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Making your next career move

Have you ever looked at a leader or mentor and wondered how they built their career? Or reached a career stalemate and wondered ‘where to next’?

Three Suncorp leaders who are trailblazing their career paths share their experiences.

  

I look for who I’m going to work for

One of the things I learnt many years ago was that the actual work I do isn’t as important as who I work for.

And so I’ve always chosen my next move based on who I would be reporting to, even if there are other roles that really interest me. This approach has broadened my exposure and given me experience in areas like risk management, which I possibly never would have experienced if I hadn’t really wanted to learn from Karen Smith-Pomeroy, who’s still one of my mentors.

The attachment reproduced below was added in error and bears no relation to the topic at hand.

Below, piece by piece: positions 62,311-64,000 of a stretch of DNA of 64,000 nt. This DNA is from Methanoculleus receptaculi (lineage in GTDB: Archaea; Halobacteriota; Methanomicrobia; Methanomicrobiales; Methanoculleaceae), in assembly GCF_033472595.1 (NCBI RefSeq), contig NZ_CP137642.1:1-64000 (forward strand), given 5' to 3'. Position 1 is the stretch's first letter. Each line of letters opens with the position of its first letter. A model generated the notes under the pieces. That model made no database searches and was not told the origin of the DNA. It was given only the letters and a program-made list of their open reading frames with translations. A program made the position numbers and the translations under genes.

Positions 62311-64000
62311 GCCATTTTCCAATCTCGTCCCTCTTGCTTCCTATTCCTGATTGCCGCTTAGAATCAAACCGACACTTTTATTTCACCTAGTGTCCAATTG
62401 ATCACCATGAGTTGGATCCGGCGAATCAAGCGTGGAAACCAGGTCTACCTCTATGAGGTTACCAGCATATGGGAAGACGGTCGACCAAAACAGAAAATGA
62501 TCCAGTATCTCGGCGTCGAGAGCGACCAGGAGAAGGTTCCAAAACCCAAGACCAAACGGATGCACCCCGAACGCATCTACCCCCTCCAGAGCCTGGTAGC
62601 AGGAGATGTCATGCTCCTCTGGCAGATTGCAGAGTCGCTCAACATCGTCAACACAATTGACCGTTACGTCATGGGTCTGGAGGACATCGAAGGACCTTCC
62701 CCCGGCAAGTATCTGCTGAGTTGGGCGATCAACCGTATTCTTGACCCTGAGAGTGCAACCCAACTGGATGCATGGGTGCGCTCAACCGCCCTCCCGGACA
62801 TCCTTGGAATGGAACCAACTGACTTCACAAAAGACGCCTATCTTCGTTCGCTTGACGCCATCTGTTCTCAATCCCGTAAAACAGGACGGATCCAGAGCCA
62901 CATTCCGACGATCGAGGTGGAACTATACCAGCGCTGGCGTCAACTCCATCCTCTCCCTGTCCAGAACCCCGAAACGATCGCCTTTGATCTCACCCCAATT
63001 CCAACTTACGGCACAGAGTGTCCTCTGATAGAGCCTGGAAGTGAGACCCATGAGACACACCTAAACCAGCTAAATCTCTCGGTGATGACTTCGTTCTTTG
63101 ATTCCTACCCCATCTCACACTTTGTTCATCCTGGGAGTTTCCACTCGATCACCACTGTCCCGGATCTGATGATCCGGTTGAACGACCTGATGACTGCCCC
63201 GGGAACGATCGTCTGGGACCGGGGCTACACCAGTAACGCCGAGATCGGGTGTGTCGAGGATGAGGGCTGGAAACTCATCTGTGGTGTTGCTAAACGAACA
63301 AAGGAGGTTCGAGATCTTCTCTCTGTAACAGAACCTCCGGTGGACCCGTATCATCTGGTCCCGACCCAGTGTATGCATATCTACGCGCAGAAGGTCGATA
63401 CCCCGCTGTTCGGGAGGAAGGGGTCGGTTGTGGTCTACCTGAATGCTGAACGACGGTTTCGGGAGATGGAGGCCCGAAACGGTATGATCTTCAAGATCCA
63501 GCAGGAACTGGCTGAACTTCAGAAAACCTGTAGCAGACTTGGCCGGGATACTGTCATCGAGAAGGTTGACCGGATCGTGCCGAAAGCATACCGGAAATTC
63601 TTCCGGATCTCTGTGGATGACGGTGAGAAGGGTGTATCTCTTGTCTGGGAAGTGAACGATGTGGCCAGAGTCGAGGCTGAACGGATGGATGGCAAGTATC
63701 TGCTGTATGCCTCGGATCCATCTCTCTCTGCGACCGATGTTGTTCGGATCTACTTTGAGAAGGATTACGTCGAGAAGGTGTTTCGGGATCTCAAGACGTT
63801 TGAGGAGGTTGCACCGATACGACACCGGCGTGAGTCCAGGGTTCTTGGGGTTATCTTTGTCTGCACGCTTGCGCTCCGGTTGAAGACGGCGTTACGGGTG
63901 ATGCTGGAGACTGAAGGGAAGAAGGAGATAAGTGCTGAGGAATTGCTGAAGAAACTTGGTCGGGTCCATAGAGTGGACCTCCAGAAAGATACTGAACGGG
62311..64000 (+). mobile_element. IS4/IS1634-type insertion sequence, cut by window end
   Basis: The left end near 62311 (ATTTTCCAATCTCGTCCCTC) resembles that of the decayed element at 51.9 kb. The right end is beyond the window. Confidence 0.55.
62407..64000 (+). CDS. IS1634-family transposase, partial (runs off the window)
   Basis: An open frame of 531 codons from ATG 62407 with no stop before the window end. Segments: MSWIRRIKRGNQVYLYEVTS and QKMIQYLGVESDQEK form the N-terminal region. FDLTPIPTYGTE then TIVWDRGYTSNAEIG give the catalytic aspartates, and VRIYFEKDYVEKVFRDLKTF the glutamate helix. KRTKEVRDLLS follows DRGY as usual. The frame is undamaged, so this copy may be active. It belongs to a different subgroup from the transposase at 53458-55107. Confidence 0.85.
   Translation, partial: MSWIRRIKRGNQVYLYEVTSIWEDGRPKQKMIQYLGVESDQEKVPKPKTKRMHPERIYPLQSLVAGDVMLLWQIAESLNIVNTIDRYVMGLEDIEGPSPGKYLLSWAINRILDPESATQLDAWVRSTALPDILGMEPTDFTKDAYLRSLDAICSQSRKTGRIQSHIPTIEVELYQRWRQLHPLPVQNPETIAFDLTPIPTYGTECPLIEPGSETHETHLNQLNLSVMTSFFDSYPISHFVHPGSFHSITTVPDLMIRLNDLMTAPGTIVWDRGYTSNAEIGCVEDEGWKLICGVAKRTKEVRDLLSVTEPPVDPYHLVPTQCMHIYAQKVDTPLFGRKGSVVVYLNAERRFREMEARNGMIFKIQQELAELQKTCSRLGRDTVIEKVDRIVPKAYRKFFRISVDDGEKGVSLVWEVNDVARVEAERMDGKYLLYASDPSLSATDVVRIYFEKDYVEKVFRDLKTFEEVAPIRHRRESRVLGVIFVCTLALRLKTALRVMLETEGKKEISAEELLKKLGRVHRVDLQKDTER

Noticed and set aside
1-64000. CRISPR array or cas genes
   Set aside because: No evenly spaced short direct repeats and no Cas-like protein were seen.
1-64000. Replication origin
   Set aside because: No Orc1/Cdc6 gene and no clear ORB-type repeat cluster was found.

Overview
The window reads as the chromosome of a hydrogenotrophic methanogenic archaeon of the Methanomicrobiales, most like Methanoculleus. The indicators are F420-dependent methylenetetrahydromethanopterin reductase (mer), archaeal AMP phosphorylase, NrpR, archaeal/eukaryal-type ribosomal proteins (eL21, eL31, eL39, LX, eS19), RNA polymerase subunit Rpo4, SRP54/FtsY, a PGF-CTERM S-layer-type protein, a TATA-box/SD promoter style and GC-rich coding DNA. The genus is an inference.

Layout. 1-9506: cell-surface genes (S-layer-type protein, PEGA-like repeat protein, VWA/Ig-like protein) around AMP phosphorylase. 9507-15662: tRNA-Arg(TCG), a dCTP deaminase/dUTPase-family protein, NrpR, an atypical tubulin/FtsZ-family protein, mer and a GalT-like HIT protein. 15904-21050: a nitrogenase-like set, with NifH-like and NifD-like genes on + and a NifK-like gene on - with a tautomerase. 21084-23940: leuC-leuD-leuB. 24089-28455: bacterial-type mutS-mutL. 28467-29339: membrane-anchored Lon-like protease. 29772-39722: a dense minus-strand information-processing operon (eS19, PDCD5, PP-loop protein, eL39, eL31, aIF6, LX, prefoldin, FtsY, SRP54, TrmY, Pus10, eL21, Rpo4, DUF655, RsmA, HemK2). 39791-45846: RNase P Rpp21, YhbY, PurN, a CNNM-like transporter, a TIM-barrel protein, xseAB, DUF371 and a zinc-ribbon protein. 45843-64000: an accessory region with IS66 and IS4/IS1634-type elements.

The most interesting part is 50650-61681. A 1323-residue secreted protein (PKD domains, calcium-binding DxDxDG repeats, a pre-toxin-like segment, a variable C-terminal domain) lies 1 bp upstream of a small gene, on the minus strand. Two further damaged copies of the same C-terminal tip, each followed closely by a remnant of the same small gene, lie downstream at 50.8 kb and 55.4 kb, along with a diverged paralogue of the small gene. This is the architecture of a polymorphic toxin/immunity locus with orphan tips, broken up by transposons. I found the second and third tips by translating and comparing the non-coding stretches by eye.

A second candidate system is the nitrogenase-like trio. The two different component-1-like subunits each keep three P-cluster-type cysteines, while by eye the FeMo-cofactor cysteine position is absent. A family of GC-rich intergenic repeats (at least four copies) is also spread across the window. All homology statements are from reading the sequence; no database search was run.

I use my current situation to learn for my next position

I was once in a situation where I thought I was going to be up for a promotion, but the company I was working for ended up bringing in someone else over the top of me. To a third party, it probably made sense, but when it’s happening to you it doesn’t feel that great.

I spoke to a trusted peer and he gave me some fantastic advice. He had been through a similar circumstance and it had been put to him that this could actually be a great opportunity; that the person he was working for probably wouldn’t stay in the role for very long and that they could train him up so he would be ready to take on the role when they moved on.

It completely changed my attitude to the situation and reminded me to embrace whatever situation I’m in as an opportunity to learn.

  

I get professional advice from a recruiter

I try to be quite strategic about my next moves, by assessing what’s missing from my CV and where I need experience.

I had a tip from a senior leader to take my CV to a recruiter. It was an interesting experience because they shared some hard truths and gave a different perspective on what will add value to my career in today’s economy.

It’s also important to know when it’s time to move on, whether it’s recognising that a role is no longer a good fit, recognising that there are limited opportunities for career progression, or simply starting to feel bored.

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